|Photo by Wayne Matchett|
Marsh gentian (Eustoma exaltatum)
Click on terms for botanical definitions.
Marsh gentian is an annual herbaceous wildflower found sporadically throughout the state. Its showy flowers are comprised of bright bluish-purple petals (sometimes white) with dark purple bases. Petals are fused at the base, forming a cup or bell shape with a dark throat. Leaves are elliptical to ovate, sessile and clasping. They are oppositely arranged. Stems are smooth and erect. Seeds are born in a sticky capsule.
Marsh gentian may bloom year-round, but typically blooms in the winter, spring and into summer. It occurs in salt marshes, beach dunes, coastal flats and moist prairies.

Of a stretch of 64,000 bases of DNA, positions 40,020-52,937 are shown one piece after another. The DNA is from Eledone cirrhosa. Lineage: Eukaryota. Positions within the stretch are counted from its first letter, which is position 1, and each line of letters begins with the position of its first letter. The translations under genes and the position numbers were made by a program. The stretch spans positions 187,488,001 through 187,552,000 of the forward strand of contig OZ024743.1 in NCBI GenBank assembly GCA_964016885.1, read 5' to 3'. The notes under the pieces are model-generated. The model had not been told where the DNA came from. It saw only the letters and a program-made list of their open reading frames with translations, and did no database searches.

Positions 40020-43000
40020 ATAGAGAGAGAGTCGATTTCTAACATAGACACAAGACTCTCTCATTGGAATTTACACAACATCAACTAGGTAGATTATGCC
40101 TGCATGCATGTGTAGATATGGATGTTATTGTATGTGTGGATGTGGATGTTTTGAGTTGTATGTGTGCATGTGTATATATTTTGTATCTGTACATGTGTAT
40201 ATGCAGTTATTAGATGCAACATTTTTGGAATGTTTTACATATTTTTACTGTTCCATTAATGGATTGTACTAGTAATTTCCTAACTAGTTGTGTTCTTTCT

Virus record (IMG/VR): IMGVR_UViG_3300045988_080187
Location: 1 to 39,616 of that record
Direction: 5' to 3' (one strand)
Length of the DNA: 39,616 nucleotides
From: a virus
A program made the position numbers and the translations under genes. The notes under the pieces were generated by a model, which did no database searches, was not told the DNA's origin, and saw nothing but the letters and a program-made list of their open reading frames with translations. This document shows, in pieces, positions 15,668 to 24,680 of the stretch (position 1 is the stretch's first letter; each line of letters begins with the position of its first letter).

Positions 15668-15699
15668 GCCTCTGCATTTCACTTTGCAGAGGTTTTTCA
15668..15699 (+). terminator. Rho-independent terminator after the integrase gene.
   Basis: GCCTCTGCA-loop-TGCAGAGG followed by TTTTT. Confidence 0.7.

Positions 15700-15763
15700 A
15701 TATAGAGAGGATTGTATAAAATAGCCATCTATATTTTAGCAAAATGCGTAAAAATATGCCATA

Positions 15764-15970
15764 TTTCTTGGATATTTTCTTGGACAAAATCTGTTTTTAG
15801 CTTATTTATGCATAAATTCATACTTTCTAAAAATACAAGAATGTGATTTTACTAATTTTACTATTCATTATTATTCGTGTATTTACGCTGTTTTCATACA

Marsh gentian is also known as seaside gentian and catchfly prairie-gentian.
The genus name, Eustoma, comes from the Greek eu, or “good,” and stoma, or “mouth,” and refers to the wide “mouth” of the corolla. The family name, Gentianaceae, refers to the Illyrian King Gentius (181-168 BC), who was thought to have discovered tonic properties in a species of gentian.
Family: Gentianaceae (Gentian family)
Native range: Some coastal counties from Levy to Monroe and Brevard into the Keys. Also Escambia, Duval, Orange and Putnam counties.
Click here to see where marsh gentian occurs naturally.
Hardiness: Zone 8a-11
Soil: Moderately moist to dry sandy soils
Exposure: Full sun to minimal shade
Growth habit: 1-2’ tall
Garden tips: Marsh gentian works well in a mixed wildflower garden, particularly in coastal areas as it is fairly salt tolerant.
Marsh gentian plants are often available from nurseries that specialize in Florida native plants. Visit www.plantrealflorida.org to find a nursery in your area.